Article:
Mike Muscala played a career high 1,237 minutes during the 2016-17 season but that number might look quite small next to the number of minutes he could play this season for the Atlanta Hawks. Roster decisions the last two summer have resulted in the respective exits of veteran big men Al Horford, Dwight Howard and Paul Millsap who collectively have started more than 2,000 games, played almost 80,000 minutes and made a combined 16 all-star appearances in their careers.
The centers and power forwards slated to begin the 2017-18 season on the Hawks roster have collectively started less than 700 games and played less than 30,000 minutes in their NBA careers. Muscala enters the season as the Hawks front court player with easily the most tenure in the Mike Budenholzer system.
That should mean that, while he might continue to play in a reserve role, he is almost certain to play the entire season in the rotation. If he does play off of the bench, Muscala very well could lead the second unit in minutes played.
It was not a certainty that Muscala would return to the team for his fifth NBA season. But he and the Hawks eventually came to an agreement on a two year contract that will pay him $5 million dollars during each of the next two seasons. The contract is one that has immense value for the team this season but offers him flexibility in the form of the second season being a player option. If the center from Bucknell University takes advantage of the increased role to elevate his value, he can opt out of the contract next summer and hit the market again in search of a more lucrative contract.
Muscala’s greatest strength is his versatility, especially on the offense end of the court where he can do anything the modern NBA asks of a big man. He is effective in the pick and roll, is one of the elite floor spacers for his position and handles the basketball securely and productively.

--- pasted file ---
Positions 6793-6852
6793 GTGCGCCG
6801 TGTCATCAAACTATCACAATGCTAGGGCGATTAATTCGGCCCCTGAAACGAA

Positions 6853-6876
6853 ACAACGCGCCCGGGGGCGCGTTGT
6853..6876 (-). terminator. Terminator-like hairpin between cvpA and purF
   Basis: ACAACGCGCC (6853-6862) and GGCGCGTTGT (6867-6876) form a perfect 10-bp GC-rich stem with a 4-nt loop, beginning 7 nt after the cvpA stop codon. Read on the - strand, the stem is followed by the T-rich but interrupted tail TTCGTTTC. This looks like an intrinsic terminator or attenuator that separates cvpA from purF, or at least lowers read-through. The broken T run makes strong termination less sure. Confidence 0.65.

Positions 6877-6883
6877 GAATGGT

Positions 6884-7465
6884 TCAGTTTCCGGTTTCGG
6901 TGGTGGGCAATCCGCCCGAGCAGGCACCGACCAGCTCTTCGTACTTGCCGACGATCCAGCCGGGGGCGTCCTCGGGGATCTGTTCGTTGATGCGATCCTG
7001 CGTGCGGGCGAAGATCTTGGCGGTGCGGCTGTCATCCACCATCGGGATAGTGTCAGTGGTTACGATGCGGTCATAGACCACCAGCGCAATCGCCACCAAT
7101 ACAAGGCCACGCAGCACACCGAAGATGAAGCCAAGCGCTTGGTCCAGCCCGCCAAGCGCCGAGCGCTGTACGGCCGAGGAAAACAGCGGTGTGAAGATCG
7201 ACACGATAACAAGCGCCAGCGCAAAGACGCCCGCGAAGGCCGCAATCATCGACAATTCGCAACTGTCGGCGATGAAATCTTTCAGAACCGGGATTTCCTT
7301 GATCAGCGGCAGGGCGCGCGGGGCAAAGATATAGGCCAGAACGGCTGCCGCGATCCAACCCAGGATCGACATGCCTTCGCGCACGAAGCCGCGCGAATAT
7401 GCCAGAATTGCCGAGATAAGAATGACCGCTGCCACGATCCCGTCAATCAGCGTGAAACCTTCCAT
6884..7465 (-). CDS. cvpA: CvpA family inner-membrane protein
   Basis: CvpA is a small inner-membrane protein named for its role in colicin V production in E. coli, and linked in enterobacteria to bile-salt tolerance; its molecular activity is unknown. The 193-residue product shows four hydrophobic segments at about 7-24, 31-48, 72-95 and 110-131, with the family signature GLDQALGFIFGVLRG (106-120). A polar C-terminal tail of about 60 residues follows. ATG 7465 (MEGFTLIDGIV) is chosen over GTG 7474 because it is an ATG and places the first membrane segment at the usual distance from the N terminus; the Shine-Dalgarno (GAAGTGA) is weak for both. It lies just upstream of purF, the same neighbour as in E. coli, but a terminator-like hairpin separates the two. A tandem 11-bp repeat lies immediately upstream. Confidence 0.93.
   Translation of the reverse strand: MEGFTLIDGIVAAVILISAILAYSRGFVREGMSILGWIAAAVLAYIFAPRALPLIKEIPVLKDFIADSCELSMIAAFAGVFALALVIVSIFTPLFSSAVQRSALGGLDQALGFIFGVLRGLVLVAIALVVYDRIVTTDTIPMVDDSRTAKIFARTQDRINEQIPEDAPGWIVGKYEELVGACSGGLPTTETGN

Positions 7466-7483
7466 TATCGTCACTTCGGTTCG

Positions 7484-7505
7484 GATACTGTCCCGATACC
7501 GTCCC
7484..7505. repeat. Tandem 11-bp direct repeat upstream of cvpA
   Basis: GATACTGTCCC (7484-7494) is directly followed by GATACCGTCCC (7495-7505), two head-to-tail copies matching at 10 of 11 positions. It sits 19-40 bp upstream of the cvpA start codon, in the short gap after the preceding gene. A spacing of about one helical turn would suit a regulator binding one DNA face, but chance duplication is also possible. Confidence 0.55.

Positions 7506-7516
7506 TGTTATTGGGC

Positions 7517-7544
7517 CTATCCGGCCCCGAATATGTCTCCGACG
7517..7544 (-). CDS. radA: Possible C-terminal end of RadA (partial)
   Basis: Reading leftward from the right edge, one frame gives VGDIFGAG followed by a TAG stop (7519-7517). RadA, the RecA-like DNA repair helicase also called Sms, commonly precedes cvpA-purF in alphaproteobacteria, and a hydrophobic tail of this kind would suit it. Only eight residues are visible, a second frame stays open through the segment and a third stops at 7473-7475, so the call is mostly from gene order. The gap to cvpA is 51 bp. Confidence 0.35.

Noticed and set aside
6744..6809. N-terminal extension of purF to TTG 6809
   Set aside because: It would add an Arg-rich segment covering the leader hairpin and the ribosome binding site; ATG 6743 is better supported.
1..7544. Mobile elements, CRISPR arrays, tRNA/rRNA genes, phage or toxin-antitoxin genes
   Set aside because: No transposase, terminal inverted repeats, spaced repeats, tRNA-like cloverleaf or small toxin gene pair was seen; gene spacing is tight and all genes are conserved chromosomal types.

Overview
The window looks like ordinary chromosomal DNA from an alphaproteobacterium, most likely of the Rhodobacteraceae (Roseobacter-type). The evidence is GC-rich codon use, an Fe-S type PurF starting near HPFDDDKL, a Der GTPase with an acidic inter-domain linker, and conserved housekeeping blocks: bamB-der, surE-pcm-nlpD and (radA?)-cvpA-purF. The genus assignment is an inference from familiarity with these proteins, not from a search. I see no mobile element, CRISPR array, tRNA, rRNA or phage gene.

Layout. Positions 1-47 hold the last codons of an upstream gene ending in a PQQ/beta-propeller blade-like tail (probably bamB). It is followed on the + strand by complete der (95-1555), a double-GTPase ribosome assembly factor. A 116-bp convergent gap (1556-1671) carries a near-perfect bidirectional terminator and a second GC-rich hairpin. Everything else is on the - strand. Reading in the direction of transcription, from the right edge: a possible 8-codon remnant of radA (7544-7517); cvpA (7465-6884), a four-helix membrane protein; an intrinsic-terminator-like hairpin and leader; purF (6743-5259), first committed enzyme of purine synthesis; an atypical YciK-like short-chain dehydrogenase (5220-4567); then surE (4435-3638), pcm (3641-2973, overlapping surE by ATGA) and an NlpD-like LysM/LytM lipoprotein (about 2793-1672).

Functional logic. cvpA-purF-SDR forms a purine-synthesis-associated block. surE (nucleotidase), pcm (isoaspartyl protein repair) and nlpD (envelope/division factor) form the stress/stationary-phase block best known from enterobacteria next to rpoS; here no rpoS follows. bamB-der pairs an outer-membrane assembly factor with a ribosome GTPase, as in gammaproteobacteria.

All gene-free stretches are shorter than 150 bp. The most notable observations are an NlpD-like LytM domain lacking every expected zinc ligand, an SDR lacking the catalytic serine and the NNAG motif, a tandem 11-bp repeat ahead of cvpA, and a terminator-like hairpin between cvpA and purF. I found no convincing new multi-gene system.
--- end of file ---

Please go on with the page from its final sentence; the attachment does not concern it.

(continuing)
He does not have quite the size to anchor an NBA defense for 35 minutes per game. But he is better defensively than the casual NBA fan might think. The Hawks finished 4th in the league last season with a defensive rating of 103.1. While Muscala had an individual defensive rating of 105.1, lineup data suggests that garbage time lineups likely contributed to that number ending up higher than it otherwise might have. When he played next Paul Millsap last season the team had a defensive rating of 101.3 and when he played along with Ersyan Ilyasova they had a defensive rating of 99.9.
When considering how Coach Budenholzer might manage the rotation of the Hawks big men this season, there should be no issue having Muscala play along with the likely starting power forward, Ilyasova, for extended time. In fact, that combination might be part of one of the Hawks best offensive lineups this season.
Playing him next to Luke Babbitt would probably be problematic from a rebounding perspective. But I expect over the last 20-30 games of the season Muscala and rookie John Collins could be an increasingly effective duo. Collins will be, I expect, one of the most naturally gifted rebounders in the league even as a rookie. And Muscala’s ability to stretch the floor could be ideal as the team looks to give Collins opportunities to operate near the rim.
Newcomer Dewayne Dedmon will offer the Hawks a center that can pressure the rim in the half court offense without expecting to be a priority on that end of the court. He finished 6th among centers last season in TS%. But given that he can be a little turnover prone it helps that he does not expect to have the ball in his hands very much. Dedmon and Muscala might not play a lot together but their skill sets offer Coach Budenholzer immense offensive versatility at the center position.
Expectations for the Hawks entering the season are not high. But both Muscala and Dedmon could probably not find themselves in a better situation to increase their value as each hopes to hit the market again as potential free agents next summer. Also, the trio of Muscala, Dedmon and Ilyasova form a terrific environment for John Collins as he launches his NBA career.
Even if a few if not all of the three veterans are not with the team a year from now, should the play of Collins be on an exciting trajectory by season’s end his veteran front court mates will have contributed significantly to that. And Muscala offers unique value as a teammate given his extensive experience in the Hawks’s systems and schemes on both ends of the court.
I won’t be surprised if Muscala and Dedmon split time at the center position at almost exactly 24 minutes per game for each of them. And neither will I be surprised if Ilyasova and Collins are doing the same at the power forward position over the second half of this NBA season.
If you are a fan of Mike Muscala, there should be no shortage of opportunities to cheer him on to potential if not likely new highs in his level of play on both ends of the court.